Designation (from Arabic ġarrāfa = water lifting wheel with shovels) for a bulbous vessel in what used to be mostly bottle-like shape. A smaller format is called a carafe. A special variant for cooling purposes is the so-called "cold duck" with a mostly removable insert for crushed ice. Such vessels were particularly popular from the second half of the 19th century to the middle of the 20th century for serving various beverages. In student fraternities, a carafe is understood to be a drinking vessel for beer that is to be emptied in one go in a drinking competition.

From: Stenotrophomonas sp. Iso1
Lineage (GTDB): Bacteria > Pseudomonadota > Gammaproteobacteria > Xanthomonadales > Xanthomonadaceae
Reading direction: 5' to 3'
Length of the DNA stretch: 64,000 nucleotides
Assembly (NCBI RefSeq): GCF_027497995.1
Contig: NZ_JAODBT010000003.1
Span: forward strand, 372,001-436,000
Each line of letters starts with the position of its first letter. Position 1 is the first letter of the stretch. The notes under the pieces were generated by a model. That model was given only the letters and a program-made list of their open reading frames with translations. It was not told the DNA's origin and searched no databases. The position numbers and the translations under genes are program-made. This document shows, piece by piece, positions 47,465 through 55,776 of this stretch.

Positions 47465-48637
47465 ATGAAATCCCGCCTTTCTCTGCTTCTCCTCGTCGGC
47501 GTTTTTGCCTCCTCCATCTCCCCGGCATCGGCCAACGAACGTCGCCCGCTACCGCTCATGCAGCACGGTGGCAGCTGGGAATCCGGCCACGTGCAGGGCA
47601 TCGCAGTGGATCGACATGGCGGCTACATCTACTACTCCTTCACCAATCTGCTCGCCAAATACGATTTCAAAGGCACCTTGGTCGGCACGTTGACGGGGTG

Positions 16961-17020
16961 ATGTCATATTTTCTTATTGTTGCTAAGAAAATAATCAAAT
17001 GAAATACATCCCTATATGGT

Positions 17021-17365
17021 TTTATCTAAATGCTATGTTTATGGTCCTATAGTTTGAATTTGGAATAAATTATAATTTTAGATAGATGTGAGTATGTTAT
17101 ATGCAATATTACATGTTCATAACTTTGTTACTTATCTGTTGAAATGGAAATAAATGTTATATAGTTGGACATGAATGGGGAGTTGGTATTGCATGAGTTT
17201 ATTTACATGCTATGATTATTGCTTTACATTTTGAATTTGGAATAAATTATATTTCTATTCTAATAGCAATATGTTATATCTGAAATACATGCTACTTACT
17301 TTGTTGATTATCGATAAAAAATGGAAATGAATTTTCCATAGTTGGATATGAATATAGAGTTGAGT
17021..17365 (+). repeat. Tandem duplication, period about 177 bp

So-called decanting carafes are available for serving or decanting wines. These are usually made of glass or crystal gall to allow the colour and clarity of a wine to be appreciated. A large-bellied shape is ideal in order to achieve a large liquid surface and thus optimum aeration, i.e. ample contact with oxygen. Very popular are also decanting ducks in form of this feathered animal. The volume is such that at least a 0.75-litre bottle can be decanted. Carafes are often equipped with a silver or silver-plated mount (neck, handle and lid). Furthermore, there are also specimens with a glass stopper. See also under wine vessels and wine enjoyment.
Decedent: © Silver & Decor